Saturday, March 30, 2013

Hit Shappens

Having been in this business for a very long time I can safely say I have seen the best and the worst in customer service and support.  The best doesn't always come from the biggest or the smallest, nor does the worst.

Let me give you some historical examples from my own career.

The worst:


  • I bought a cell phone from a national provider at a Kiosk on an Air Force Base.  When I got home I tried to make a few calls and it didn't work very well, so I went back to the Kiosk where I bought it and they couldn't take returns, I had to go to one of their main stores...Air Force bases in general are not in major metropolitan areas so it was some drive to get to a "main store".  When I arrived they wouldn't give me a full refund because I had incurred some charges.  I said I had tried to use the phone but couldn't connect from my house, that I had called a few numbers and while it did ring on a couple of them I couldn't hear them or they me.  I then found out that although they had a Kiosk and sold phones on the base they "didn't have coverage on most of the base."  Two months of fighting with these bastards, who btw have since been acquired by someone else, I got my money back.  The "Charges" were roaming charges since they didn't have coverage.
  • As CTO of a company you would think if I called my own Tech Support I would get at least a reasonable response to a request.  Well at a former Corporation where I was CTO (been many so no guessing which one) I remember when the head of customer support implemented a system that provided the tech support people with call tracking and scripts to handle many if not most likely support calls.  The Tech Support person was polite and professional and absolutely no help....the "problem" I was experiencing wasn't in his scripts, and he had interpreted the "guidelines" as rigid limitations so the only answer he had was "not supported at this time."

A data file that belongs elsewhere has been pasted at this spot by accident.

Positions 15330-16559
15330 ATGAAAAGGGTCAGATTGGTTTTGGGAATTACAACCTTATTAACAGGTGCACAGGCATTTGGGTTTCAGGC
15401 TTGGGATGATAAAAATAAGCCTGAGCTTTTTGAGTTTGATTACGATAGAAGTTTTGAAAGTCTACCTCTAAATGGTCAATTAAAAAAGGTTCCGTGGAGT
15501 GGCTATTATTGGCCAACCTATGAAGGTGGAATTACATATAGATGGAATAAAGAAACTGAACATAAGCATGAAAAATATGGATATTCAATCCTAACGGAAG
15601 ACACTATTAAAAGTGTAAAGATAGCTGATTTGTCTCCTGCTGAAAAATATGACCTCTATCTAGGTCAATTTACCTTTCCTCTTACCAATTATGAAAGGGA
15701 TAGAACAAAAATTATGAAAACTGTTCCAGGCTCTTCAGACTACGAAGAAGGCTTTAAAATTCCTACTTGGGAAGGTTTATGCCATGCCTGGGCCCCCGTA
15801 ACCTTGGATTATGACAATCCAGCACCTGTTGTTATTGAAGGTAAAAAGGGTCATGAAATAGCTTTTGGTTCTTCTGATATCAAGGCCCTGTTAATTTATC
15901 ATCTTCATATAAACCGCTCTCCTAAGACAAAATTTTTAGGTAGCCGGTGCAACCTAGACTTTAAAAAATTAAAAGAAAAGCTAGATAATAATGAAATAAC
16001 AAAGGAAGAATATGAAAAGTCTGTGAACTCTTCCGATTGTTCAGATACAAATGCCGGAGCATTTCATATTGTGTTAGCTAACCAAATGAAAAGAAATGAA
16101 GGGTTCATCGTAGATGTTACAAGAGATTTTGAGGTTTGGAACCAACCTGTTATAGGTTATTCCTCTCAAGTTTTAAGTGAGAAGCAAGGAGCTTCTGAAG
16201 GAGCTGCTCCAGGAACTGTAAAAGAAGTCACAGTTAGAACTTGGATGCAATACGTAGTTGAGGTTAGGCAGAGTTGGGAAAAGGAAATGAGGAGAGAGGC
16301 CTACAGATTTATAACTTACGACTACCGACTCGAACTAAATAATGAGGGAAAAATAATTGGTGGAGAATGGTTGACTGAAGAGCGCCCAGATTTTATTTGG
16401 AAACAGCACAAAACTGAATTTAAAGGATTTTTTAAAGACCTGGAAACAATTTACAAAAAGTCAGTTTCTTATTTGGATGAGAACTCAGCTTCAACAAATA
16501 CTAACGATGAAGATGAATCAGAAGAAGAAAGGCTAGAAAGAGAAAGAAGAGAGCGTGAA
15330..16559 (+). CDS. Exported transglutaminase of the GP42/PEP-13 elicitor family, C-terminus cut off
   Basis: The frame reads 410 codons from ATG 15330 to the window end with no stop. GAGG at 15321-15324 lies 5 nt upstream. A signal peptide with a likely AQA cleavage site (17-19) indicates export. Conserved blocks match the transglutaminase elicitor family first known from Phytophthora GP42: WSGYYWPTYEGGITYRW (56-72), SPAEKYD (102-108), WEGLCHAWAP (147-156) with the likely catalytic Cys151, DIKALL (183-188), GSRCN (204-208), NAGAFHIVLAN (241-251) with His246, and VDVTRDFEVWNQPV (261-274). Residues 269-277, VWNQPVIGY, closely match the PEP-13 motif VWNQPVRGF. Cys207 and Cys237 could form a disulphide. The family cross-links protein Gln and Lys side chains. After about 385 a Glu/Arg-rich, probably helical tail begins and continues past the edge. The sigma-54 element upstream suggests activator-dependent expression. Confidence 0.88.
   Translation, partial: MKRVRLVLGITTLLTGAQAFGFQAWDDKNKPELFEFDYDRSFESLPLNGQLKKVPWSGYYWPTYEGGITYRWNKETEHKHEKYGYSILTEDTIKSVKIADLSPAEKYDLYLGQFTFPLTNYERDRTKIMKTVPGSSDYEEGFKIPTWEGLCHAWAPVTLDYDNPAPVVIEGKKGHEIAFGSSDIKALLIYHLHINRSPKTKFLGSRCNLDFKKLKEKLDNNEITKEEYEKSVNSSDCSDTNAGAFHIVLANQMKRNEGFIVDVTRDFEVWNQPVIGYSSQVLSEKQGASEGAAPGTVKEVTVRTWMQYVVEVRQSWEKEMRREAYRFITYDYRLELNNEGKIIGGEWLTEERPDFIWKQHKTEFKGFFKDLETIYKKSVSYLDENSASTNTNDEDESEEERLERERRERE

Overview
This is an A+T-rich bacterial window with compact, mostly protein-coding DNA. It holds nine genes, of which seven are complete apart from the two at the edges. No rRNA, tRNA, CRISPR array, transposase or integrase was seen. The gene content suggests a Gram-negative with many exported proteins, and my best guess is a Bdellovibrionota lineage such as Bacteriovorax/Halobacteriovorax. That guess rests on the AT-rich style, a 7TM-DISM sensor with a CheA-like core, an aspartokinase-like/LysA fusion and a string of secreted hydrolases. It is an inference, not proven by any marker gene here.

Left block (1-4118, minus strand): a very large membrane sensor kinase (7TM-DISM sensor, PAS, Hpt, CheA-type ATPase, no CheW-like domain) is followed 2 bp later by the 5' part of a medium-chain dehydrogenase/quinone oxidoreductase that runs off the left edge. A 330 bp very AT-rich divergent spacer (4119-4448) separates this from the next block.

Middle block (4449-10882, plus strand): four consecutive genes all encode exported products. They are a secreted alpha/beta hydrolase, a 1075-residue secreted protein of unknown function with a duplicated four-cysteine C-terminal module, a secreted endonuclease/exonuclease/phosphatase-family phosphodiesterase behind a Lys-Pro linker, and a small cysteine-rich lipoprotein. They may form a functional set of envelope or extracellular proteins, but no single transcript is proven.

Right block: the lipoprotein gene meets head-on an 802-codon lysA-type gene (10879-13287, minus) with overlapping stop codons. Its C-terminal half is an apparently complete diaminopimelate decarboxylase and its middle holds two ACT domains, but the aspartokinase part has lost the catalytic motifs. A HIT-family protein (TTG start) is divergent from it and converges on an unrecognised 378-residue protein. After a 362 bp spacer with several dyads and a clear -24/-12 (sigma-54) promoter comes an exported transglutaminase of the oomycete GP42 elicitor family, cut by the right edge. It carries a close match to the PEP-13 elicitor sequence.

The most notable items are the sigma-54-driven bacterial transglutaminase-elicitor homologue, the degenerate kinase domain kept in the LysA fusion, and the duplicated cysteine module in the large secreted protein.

The best:

  • We are building a very large SaaS application using one of our partner's technology WorkXpress and since we were stretching the limits of their tools (or usually our knowledge of the tools) we were making almost daily tech support calls.  The folks at WorkXpress were always very responsive and helpful and not dismissive with responses like "Read the *&%^% Documentation" that I have found even from some of the big boys.  But that wasn't enough and we were "escalating" occasionally.  Their CTO took over tech support and while we could still call their help desk with minor problems he was also on call (asynchronously due to time zones) and has even recorded videos on the tougher solutions.
  • Just recently we lost our demo server hosted on our Infrastructure as a Service partner ProfitBricks.  The loss was a combination of human errors on both our parts, a perfect storm of misunderstanding and perfectly logical actions on both sides...."Hit Shappens" What they did about it was the difference.  Instead of finger pointing and excuses and "live with it" because we were definitely partly to blame, they went the extra mile and their CEO called me and explained what happened which I had already drawn the same conclusion, and he volunteered for his staff to recreate the instances we needed and give us a credit double the cost of the lost service.  All we had to do was tell them what we had on the instances and they would do the work!
Now I have been in this business a long time (wrote my first program on punched paper tape in 1970) and I have seen the best and the worst tech support and customer relations and I am proud to say two of our partners are definitely in the "Best" category.  Thank you!

Ollie

 

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